According to NAHB’s study, 66% of respondents who were born in 1977 or later said they would prefer to buy a home in an outlying suburb or close to a suburb, while only 24% preferred buying a house in a rural area and 10% would rather have a home in the center of a city.

(MORE: Turns Out Millennials Do Want to Own Cars)

Those numbers seem to show that while millennials may love living in urban cores while they’re young and largely childless, they realize that it may be too expensive in the long-term to buy. It also may signal that apartment living is taking its toll as millennials get older. More than 80% said they wanted to live in a home with three or more bedrooms.

TIME Food & Drink

Here Are the 2 Places Left Where You Can Find That Taste of the ’90s, McDonald’s Pizza

Two locations in Ohio and West Virginia serve the item you thought was extinct

Millennial diners, want to sink your teeth into a round cheezy slab of ’90s nostalgia? McDonald’s Pizza has been found living on at two locations in Ohio and West Virginia, according to Canada.com

The two restaurants, out of over 14,000 McDonald’s locations in America, are owned by a man named Greg Mills and located 90 miles apart from one another, the site reports.

It was the explosion in popularity of drive-through restaurants that brought about the demise of the pizza. The ovens were said to have slowed down sales and restaurants weren’t pushing enough pizzas out to justify the expense.

But Judy Norman, an employee at the West Virginia location, told Canada.com that their pizza still sells and she has “days when everyone wants pizza and there are days where every so often you get a pizza [order].”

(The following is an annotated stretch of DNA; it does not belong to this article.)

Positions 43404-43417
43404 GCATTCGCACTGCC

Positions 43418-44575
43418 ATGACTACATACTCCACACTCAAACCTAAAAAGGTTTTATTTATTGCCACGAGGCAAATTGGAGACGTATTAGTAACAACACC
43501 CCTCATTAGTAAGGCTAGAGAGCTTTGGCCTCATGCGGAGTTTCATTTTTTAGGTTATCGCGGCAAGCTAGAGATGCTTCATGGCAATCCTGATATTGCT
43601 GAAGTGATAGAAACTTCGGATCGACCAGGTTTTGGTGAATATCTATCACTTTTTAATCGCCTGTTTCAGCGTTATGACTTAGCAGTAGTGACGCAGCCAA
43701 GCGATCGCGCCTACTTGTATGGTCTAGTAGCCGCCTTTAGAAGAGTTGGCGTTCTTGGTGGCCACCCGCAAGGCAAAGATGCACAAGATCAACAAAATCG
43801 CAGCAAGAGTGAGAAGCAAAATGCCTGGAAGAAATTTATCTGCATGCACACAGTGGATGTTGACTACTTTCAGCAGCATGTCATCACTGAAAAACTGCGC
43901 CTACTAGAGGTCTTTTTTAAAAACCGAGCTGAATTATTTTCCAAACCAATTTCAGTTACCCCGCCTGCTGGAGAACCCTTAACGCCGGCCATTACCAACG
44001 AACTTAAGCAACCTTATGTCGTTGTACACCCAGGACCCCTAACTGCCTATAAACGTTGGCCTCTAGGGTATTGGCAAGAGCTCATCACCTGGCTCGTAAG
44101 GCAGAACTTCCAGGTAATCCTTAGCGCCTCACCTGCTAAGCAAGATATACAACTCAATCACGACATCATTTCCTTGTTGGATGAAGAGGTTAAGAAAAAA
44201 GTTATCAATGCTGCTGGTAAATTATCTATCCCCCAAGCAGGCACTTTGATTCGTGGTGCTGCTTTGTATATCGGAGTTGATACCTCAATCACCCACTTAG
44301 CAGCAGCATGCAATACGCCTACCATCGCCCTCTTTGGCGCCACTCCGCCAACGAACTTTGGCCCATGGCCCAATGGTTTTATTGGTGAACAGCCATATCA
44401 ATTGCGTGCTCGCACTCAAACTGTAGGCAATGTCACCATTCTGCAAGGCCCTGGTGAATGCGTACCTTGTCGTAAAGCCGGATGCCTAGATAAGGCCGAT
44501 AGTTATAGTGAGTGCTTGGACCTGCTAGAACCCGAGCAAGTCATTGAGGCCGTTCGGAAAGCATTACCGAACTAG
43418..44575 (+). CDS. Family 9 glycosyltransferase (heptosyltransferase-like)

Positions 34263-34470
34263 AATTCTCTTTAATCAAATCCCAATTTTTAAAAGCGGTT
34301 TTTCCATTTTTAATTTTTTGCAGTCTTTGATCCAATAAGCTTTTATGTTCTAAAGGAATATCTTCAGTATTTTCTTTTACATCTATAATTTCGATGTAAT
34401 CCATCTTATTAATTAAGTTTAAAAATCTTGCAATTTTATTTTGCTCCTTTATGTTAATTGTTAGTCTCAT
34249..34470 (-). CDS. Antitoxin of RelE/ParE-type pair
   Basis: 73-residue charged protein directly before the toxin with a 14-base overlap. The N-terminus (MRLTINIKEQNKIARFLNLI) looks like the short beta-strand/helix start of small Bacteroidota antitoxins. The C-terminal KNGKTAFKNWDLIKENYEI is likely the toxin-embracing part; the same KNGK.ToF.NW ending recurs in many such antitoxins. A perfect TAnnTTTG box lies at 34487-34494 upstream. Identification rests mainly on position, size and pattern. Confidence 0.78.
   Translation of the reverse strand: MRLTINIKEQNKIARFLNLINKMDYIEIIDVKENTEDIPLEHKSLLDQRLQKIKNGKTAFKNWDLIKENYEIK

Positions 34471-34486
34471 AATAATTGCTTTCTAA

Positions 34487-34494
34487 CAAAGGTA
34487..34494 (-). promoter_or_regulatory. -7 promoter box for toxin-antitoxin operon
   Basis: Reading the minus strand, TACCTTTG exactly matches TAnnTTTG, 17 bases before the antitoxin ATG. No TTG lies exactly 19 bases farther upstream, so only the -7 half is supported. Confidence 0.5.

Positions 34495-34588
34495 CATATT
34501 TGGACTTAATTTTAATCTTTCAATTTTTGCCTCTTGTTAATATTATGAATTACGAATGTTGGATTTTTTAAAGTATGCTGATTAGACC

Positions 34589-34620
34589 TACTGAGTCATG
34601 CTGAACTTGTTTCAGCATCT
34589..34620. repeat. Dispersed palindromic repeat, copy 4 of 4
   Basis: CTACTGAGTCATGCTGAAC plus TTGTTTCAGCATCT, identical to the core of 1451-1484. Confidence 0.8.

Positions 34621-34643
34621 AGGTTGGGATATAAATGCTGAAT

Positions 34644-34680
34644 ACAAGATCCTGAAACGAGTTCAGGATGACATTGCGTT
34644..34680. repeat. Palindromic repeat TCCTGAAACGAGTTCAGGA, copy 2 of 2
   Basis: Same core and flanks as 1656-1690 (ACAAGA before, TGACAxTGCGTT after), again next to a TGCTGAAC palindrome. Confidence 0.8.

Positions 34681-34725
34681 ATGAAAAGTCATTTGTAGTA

For now, millennials can delight that they now have two places they can take their Teenie Beanie Babies, discuss Hey Arnold! and have a slice of the past.

[Canada.com]

MONEY Personal Finance

Turns Out (Gasp) Millennials Do Want to Own Cars

150119_EM_MillennialMyth
Jamie Grill—Getty Images

Young adults want to share everything--except maybe their car

Millennials have spurred the rise of the sharing economy by embracing the notion that renting is almost always better than buying. But even they want to own their own set of wheels, new research shows. Could homeownership, a diamond ring and other traditional purchases be far behind?

Some 71% of young adults would rather buy a car than lease one and 43% are likely to purchase a vehicle in the next five years, according to a survey from Elite Daily, a social site, and research consultants Millennial Branding. This finding suggests young adults that have popularized car-sharing options like Zipcar and RelayRides—and all sorts of other sharing options from wedding dresses to leftover meals—may be warming to traditional ownership.